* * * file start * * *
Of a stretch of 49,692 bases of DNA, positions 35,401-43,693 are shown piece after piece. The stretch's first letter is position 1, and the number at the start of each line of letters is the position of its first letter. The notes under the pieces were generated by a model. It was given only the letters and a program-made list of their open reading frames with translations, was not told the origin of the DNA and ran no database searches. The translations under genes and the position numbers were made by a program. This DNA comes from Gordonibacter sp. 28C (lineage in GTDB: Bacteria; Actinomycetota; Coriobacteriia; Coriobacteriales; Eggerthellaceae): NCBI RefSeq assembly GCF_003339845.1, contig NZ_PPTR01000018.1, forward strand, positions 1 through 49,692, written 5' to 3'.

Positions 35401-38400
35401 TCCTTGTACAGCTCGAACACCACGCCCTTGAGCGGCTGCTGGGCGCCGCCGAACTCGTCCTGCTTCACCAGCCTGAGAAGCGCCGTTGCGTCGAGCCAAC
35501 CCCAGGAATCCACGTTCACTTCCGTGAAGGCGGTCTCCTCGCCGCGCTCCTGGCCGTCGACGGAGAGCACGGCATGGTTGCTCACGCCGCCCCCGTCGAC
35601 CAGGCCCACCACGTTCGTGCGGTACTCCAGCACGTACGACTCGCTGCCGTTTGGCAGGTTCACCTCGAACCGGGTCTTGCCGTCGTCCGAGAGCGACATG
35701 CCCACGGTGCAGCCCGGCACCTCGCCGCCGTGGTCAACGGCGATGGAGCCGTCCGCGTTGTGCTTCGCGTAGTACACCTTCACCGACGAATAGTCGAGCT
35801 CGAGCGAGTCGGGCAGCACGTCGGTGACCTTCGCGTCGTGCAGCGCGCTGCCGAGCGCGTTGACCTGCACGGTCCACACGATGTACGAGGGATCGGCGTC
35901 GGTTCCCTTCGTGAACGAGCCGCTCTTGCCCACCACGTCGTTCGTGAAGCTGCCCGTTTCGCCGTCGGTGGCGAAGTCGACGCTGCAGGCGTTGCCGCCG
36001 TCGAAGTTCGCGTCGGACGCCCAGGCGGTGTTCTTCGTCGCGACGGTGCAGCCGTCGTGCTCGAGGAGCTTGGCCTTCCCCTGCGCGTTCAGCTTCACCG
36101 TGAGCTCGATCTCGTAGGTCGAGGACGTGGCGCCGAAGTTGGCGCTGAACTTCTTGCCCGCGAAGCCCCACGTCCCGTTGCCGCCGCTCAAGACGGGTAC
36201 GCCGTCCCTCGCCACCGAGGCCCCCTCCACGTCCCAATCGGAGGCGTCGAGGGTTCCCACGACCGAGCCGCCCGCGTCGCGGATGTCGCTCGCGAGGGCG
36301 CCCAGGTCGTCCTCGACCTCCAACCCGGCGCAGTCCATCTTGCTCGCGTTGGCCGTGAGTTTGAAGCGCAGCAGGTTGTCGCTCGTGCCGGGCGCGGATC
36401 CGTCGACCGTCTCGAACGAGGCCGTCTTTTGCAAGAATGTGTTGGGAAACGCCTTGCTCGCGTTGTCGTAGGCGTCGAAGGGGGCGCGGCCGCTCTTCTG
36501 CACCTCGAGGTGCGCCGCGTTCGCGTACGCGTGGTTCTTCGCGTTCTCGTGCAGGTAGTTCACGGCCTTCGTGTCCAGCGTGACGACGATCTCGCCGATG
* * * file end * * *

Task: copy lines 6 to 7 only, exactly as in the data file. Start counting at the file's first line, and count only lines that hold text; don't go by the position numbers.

35701 CCCACGGTGCAGCCCGGCACCTCGCCGCCGTGGTCAACGGCGATGGAGCCGTCCGCGTTGTGCTTCGCGTAGTACACCTTCACCGACGAATAGTCGAGCT
35801 CGAGCGAGTCGGGCAGCACGTCGGTGACCTTCGCGTCGTGCAGCGCGCTGCCGAGCGCGTTGACCTGCACGGTCCACACGATGTACGAGGGATCGGCGTC